Two well-educated older people joined the action research: one in 2007 and another in 2012. The first subject, a woman born in 1931, was 75 at the time the research began. The second subject, a man born in 1929, was 83 when joining the action research. This means that the participants grew up in a pre-1939 (e.g., pre-war) Poland, but their potentially critical life events took place during the war and in the post-war People's Republic. They both had successful academic track records in this Central European society, with some exposure to the Western experience. They are considered authorities in their fields but had little experience with new media and Internet-related technology. They were co-initiators of the action. While accessing the action research, they were informed about the academic context of their inclusion into the action. Moreover, they have both willfully become meta-reflective, for example, oriented toward discussing and sharing with both researchers and their readers their emerging creative experience in new media. At the start of the action, this experience was focused on their blogs, but later they changed the digital medium from weblogging to Facebook podcasting or Facebook writing.

The results hereby presented and discussed refer to the 2006 to 2019 period in the case of the first subject and to the 2012 to 2019 period in the case of the second subject. However, 2016 is a landmark because of the change in the Polish digital ecosystem, which resulted in the business-motivated closing of the blogging platform. Both subjects decided to transfer their activities to Facebook. Thus, only the quantitative effects of the research intervention up to 2016 are summarized below.


The effectiveness of action research is illustrated with three indicators: the qualitative insights, the quantitative description and the social significance of the topics covered in the created content.

Qualitative Effects of the Intervention

The study in action, in this case, consists of being an editor and quasi-publisher of texts published by authors in a multidimensional space of social media: blogs as well as Facebook or Twitter. Proxy users have created an online environment for older people interested in writing and sharing their work. It allows senior citizens to talk about their lives and share their experience and opinions with members of younger generations. Proxy users heard from the authors that this digital work has an essential function in their lives, including a therapeutic and a compensating function. They receive motivating feedback from readers, often further inspiration, which serves as a challenge, stimulating them to maintain intellectual readiness. However, the benefits are mutual. Such work allows the authors to integrate and reinterpret their life experience but also helps readers develop (as evidenced by numerous reactions and comments with thanks: a total of over 8.8 thousand on one of the blogs). In the comments, the word wisdom is also present, which clearly indicates that this work is perceived in this light. Undoubtedly, this activity also encourages the editor to act as a spokesperson for both sides, linking the author and the reader.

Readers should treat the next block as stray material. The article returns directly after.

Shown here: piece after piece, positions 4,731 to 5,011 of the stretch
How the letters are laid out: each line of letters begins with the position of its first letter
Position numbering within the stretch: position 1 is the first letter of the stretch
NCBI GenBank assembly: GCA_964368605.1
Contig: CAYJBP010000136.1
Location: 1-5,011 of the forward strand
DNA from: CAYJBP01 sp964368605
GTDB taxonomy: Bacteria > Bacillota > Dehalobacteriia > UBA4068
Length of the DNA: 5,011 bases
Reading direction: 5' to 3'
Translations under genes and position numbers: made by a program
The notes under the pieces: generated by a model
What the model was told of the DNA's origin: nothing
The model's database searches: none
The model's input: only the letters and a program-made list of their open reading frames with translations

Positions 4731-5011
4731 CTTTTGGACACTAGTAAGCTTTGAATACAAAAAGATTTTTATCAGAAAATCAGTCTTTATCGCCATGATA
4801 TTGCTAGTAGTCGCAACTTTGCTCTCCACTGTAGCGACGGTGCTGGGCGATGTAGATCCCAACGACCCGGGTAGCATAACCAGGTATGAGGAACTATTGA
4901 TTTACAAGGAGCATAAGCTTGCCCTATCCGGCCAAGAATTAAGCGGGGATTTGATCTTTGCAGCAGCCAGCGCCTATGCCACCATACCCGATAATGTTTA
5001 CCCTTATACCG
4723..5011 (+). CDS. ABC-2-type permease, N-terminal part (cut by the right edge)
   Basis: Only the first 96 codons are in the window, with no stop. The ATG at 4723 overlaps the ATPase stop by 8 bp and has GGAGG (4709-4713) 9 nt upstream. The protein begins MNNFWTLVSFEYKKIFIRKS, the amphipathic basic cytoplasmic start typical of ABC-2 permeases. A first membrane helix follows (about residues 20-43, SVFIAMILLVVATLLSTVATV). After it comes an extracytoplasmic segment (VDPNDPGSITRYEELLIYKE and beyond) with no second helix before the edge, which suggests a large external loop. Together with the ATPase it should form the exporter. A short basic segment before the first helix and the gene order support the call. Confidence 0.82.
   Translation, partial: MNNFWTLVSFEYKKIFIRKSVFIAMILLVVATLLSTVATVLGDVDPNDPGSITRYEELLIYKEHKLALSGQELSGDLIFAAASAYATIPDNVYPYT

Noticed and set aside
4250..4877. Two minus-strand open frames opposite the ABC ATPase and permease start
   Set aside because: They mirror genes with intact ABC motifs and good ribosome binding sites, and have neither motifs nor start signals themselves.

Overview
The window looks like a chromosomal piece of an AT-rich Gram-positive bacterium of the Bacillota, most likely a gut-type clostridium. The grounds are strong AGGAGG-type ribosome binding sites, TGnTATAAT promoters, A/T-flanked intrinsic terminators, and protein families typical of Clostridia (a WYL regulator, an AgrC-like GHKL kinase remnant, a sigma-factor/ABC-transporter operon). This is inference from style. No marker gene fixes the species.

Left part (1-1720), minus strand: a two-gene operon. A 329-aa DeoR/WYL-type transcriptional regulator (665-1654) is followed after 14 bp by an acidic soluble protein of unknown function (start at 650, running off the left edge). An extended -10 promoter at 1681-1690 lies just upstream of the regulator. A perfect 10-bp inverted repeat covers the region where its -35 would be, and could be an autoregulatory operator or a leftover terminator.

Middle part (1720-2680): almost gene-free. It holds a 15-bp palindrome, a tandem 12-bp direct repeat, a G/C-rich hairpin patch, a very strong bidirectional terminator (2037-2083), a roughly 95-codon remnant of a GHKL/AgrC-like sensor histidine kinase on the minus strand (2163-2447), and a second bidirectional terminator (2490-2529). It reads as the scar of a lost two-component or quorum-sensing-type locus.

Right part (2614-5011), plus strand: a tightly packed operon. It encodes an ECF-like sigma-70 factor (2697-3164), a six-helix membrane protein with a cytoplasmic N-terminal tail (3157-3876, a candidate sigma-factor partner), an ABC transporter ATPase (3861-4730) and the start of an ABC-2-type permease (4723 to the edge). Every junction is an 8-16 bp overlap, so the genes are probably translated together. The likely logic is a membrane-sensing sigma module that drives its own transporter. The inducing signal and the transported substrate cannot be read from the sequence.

Quantitative Effects of the Intervention

Both blogs were popular and gained hundreds of thousands of visits (for detailed information see paragraph below). The number of reads and comments for the published content clearly indicates that there is a need for consumption of silver digital content and that digital wisdom can be effectively transmitted using the Internet.

One of the blogs illustrating the concept of silver digital content has existed since June 2007, on a dedicated blog platform. Until October 9, 2016, it recorded over 170,000 reader visits to sub-pages covering a total of 915 entries. On average, one entry has over 180 visits. A total of over one hundred entries are created per year, and since 2016, the publication of texts has been transferred mainly to Facebook, where some entries are displayed more than 10,000 times and generate vivid reactions (likes, sharing, and other signals that the text has been noticed). This disproportion between, on average, merely hundreds of visits to a single blog entry and thousands of visits to Facebook entries illustrates the media change that took place in nearly a decade of the public existence of the blog. The popularity of Facebook as a space for creative writing has outpaced the popularity of dedicated blog platforms.